But bit-math syntax is one of those “devils in the details” that makes relatively simple code unreadable by beginners. The bit operators you absolutely must be familiar with to understand sensor scripts you find on the web are: the bitwise OR operator [|] , the bitwise AND operator [&], the left shift [<<] and the right shift [>>] operators.  Fortunately there is an excellent explanation of how they work over at the Arduino playground, with a set of bit-math recipes in the quick reference section that let you reach into a byte of data and affect one bit at a time.  Be sure to parenthesize everything when using bitwise operators because the order of operations can be counter-intuitive, and don’t worry if you have to look up the combinations every time because most people forget those details once they have their code working. I know I do. 

Two particularly useful procedures:

x &= ~(1 << n);   // AND inverse (~) forces nth bit of x to be 0. All other bits left alone
x |= (1 << n);       // OR forces nth bit of x to be 1.  All other bits left alone

And these let us add a third function to the standard set which will turn on or turn off one single bit switch in a sensors control register:

byte i2c_setRegisterBit ( uint8_t deviceAddress,  uint8_t registerAddress,  uint8_t bitPosition, bool state )  { 
 byte registerByte, result;
registerByte = i2c_readRegisterByte ( deviceAddress,  registerAddress ); // load the current register byte
// delete this comment – it was only needed to maintain blog layout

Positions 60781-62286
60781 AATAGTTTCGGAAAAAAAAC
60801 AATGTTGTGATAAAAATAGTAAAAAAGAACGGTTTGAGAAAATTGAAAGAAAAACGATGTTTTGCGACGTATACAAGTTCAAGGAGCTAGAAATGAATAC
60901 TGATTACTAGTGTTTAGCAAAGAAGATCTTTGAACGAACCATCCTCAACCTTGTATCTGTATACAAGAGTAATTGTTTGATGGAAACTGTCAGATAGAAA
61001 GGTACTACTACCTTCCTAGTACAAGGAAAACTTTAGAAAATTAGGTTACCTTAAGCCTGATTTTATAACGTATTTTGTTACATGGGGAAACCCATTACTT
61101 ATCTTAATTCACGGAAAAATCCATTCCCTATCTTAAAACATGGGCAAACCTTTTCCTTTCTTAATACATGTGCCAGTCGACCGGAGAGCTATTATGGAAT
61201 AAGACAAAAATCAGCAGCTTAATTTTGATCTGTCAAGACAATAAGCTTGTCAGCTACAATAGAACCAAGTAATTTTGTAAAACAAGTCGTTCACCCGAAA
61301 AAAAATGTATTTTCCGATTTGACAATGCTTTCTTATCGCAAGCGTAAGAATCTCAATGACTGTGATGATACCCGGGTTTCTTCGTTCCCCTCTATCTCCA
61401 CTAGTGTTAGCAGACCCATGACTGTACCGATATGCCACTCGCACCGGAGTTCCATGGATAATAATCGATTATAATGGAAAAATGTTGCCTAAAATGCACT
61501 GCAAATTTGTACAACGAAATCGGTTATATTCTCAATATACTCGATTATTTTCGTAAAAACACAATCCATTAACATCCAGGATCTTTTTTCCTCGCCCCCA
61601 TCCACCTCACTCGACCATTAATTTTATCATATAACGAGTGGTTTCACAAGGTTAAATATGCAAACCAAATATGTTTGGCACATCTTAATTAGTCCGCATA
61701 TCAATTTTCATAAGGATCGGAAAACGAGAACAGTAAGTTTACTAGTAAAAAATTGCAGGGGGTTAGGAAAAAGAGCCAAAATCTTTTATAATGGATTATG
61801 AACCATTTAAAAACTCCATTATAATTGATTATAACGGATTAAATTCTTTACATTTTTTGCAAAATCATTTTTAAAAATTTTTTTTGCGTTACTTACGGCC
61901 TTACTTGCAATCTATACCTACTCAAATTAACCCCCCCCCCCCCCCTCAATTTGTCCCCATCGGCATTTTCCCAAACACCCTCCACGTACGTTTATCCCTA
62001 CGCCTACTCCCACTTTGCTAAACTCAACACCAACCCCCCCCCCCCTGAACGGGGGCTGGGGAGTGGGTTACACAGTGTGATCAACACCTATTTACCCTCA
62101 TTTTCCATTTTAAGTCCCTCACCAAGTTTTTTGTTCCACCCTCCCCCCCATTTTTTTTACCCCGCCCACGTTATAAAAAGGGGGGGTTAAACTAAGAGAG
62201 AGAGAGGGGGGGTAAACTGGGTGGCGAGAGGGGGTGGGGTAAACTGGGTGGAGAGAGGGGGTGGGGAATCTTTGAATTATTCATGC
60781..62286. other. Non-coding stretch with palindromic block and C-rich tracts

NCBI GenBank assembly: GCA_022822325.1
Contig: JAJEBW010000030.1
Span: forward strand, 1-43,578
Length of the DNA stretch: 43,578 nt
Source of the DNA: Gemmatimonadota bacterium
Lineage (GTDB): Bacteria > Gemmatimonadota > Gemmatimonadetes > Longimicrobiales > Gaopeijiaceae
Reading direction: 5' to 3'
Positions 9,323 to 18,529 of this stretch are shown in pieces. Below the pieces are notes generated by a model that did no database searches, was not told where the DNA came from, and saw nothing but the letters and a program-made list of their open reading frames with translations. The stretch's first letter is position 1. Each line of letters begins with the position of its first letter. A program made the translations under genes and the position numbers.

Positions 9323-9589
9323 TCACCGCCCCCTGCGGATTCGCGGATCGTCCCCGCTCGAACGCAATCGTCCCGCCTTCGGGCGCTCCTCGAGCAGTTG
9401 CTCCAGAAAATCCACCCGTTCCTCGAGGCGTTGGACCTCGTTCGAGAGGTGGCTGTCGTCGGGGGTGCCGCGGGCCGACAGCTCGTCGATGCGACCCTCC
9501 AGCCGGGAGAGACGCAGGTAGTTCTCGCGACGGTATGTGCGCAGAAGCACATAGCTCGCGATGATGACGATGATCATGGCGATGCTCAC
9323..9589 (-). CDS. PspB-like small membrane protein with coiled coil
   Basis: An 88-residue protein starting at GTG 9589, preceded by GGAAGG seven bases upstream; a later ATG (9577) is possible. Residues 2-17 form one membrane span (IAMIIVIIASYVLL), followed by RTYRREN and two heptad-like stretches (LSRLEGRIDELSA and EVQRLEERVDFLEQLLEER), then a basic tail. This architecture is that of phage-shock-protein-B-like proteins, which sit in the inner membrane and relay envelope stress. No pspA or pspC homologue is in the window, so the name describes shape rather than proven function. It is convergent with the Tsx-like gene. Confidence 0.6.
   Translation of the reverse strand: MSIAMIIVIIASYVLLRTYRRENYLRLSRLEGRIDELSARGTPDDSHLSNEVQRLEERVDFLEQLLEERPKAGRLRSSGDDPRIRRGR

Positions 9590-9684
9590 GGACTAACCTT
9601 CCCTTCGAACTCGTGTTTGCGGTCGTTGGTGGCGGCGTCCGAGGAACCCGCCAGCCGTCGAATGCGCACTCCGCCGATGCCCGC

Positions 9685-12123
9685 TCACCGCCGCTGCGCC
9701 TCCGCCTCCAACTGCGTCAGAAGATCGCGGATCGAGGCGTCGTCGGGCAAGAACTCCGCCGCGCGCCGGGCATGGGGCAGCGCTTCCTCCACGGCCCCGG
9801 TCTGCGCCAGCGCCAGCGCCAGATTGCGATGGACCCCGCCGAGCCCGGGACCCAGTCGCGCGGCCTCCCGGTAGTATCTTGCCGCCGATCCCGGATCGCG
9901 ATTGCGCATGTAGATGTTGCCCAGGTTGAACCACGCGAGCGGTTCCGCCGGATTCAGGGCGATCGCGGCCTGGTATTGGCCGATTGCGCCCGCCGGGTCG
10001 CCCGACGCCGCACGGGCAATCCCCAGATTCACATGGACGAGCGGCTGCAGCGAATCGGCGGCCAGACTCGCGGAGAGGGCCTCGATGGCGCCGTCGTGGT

if (state) {   // when state = 1
  registerByte |= (1 << bitPosition);   //bitPosition of registerByte now = 1
//or use bitSet(registerByte, bitPosition); 
else {           // when state = 0
   registerByte &= ~(1 << bitPosition);   // bitPosition now = 0
//or use bitClear(registerByte, bitPosition); 
// now we load that altered byte back into the register we got it from:
result = i2c_writeRegisterByte ( deviceAddress,  registerAddress,  registerByte );
return result;   // result =0 if the byte was successfully written to the register

The ADXL345 accelerometer supports low power modes that use about 1/3 less power than the ‘standard’ operating modes.  The sensor is not turned off, but the bandwidth is reduced somewhat, so the sensor responds more slowly to things like tap inputs.
An example which sets the single bit enabling this low power mode might look like:

i2c_setRegisterBit( ADXL345_ADDRESS,  ADXL345_BW_RATE,  5,  );

Many I2C sensors have power saving features like that which rarely get utilized. Note that bit position numbering starts with 0 and counts from the left OR the right hand side depending on the sensor manufacturer. 

Some devices have control registers that are 16-bits wide. These get treated as a pair of 8-bit bytes that are read-from or written-to sequentially. You only have to specify the device & register address once at the beginning of the process because the sensors internal memory pointers get incremented automatically during the process.

This adds an extra wire.write step to the basic register writing operation:

Wire.write(MSB_registerData);    // Send the “upper” or most significant bits
Wire.write(LSB_registerData);     // Send the “lower” or least significant bits

The MCP9808 is a common temperature sensor that uses 16-bit control registers.  Setting “bit 8” of the CONFIG register to 1 puts the sensor into shut down mode between readings and setting that bit to 0 starts the sensor up again. (yes, that’s opposite to the usual on/off pattern…)  The 8-bit limitation of the I²C bus forces us to retrieve the register in two separate bytes, so bit 8 of the 16 bits described in the datasheet ends up in the zero bit position of MSB.